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Predicting biochemical oxygen demand in European freshwater bodies

Abstract:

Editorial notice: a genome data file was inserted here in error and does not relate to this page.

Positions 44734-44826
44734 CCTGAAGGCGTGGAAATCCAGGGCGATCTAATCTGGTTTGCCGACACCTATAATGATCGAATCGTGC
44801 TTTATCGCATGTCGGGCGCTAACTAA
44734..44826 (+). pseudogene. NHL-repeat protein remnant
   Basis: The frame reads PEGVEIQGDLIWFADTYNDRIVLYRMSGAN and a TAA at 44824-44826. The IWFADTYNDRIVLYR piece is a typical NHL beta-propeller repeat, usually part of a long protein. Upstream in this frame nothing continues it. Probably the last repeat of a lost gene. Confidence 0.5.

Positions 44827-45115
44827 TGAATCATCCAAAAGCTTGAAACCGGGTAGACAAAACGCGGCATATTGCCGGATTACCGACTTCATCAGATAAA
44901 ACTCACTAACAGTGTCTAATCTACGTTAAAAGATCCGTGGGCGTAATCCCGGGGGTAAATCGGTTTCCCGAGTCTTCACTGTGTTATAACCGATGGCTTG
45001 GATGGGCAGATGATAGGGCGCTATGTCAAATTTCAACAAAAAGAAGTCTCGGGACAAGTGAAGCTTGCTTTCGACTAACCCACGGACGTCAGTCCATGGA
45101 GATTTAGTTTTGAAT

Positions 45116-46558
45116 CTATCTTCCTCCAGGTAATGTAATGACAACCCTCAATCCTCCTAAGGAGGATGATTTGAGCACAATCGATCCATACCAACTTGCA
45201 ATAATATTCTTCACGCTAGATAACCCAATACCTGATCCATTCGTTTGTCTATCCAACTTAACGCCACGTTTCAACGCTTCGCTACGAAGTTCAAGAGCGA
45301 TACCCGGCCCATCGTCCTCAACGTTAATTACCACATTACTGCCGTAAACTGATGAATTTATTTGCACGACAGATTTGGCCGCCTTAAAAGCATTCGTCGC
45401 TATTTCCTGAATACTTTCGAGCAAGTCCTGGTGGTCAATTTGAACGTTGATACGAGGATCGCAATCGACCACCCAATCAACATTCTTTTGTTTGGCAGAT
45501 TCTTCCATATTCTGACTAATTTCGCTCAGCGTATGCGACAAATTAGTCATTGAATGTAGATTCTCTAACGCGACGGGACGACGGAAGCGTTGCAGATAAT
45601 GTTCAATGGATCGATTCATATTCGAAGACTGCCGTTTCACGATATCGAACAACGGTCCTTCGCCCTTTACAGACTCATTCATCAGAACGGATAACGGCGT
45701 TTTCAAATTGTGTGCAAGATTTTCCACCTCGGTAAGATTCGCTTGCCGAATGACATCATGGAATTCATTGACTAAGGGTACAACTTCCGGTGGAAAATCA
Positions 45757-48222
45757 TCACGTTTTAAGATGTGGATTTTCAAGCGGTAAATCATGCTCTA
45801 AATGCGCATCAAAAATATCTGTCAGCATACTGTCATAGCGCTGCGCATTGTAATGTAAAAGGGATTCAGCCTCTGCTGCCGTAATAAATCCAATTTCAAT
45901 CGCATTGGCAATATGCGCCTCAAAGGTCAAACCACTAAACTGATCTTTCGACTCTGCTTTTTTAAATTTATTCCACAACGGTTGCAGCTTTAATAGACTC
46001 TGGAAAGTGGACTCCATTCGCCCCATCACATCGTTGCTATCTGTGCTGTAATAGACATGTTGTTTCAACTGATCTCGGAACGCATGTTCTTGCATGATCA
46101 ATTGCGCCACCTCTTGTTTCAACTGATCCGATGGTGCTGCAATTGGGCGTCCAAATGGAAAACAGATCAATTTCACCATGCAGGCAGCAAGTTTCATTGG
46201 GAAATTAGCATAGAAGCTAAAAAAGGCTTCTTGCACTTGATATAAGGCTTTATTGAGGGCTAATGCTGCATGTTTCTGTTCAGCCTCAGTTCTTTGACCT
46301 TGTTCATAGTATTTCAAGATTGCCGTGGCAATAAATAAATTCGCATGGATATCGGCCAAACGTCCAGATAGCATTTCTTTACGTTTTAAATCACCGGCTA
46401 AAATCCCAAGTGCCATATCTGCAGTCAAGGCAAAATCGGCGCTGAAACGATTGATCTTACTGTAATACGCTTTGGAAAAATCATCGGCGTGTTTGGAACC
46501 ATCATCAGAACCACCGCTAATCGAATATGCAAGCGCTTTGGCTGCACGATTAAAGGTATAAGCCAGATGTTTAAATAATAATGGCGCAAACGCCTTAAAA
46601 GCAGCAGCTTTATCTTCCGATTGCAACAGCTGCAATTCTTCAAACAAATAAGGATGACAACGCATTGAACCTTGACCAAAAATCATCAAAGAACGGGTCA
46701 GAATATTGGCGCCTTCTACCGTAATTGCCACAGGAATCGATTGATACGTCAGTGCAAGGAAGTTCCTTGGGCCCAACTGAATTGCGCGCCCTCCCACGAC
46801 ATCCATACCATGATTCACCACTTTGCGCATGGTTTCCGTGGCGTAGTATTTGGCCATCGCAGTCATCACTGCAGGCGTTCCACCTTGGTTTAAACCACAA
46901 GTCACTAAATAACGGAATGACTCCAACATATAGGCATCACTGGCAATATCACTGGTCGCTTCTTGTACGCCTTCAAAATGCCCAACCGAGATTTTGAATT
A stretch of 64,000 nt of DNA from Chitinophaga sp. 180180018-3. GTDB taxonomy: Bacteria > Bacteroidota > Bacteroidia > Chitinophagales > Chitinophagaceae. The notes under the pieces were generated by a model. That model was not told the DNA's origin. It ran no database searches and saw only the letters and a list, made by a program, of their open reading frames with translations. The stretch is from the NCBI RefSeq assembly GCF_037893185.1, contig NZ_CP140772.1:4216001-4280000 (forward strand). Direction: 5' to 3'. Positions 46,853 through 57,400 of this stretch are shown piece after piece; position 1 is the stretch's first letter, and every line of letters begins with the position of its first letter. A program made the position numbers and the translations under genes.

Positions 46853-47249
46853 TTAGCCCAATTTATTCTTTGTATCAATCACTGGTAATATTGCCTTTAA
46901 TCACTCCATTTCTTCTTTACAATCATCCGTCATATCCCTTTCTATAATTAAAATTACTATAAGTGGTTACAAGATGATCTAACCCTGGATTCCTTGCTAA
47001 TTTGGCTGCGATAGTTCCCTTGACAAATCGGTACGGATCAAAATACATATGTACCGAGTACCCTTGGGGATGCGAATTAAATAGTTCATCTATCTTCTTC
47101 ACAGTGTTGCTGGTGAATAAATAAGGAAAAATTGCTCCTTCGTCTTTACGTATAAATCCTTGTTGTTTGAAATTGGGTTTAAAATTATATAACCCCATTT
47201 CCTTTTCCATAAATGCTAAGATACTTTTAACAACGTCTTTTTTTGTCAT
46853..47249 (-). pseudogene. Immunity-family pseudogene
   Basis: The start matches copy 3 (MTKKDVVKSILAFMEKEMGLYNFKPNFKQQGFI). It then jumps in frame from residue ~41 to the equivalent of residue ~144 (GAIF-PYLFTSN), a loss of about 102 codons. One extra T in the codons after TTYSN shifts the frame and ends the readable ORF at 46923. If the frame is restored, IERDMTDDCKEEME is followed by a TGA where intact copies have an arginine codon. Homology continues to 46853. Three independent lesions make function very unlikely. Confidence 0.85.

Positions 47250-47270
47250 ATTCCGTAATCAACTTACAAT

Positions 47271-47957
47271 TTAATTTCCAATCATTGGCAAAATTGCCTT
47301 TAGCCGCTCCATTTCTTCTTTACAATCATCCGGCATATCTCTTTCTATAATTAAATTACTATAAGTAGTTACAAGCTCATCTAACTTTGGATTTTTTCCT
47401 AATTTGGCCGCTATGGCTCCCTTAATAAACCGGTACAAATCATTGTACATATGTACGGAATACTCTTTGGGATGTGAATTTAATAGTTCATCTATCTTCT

Biochemical Oxygen Demand (BOD) is an indicator of organic pollution in freshwater bodies correlated to microbiological contamination. High BOD concentrations reduce oxygen availability, degrade aquatic habitats and biodiversity, and impair water use. High BOD loadings to freshwater systems are mainly coming from anthropogenic sources, comprising domestic and livestock waste, industrial emissions, and combined sewer overflows. We developed a conceptual model (GREEN+) to assess mean annual current organic pollution (BOD fluxes) across Europe. The model was informed with the latest available European datasets of domestic and industrial emissions, population and livestock densities. Model parameters were calibrated using 2008-2012 mean annual BOD concentrations measured in 2478 European monitoring stations, and validated with other 811 stations. The most sensitive model parameters were abatement of BOD by secondary treatment and the BOD decay exponent of travel time. The mean BOD concentrations measured in monitored stations was 2.10 mg/L and predicted concentrations were 2.64 mg/L; the 90th percentile of monitored BOD concentration was 3.51 mg/L while the predicted one was 4.90 mg/L. The model could correctly classify reaches for BOD concentrations classes, from high to poor quality, in 68% of cases, raising to 93% when considering acceptable one class difference. Conversely, high overestimations (incorrect classification by 2 or more classes) were 2% and large underestimations were 5% of cases. Across Europe about 14% of freshwater network was mapped to be failing good status due to excessive BOD concentrations (> 5 mg/L). Dominant sources of BOD to freshwaters and seas were point sources and emissions from intensive livestock systems. Comparison with previous assessments confirms a decline of BOD pollution since the introduction of EU legislation regulating water pollution.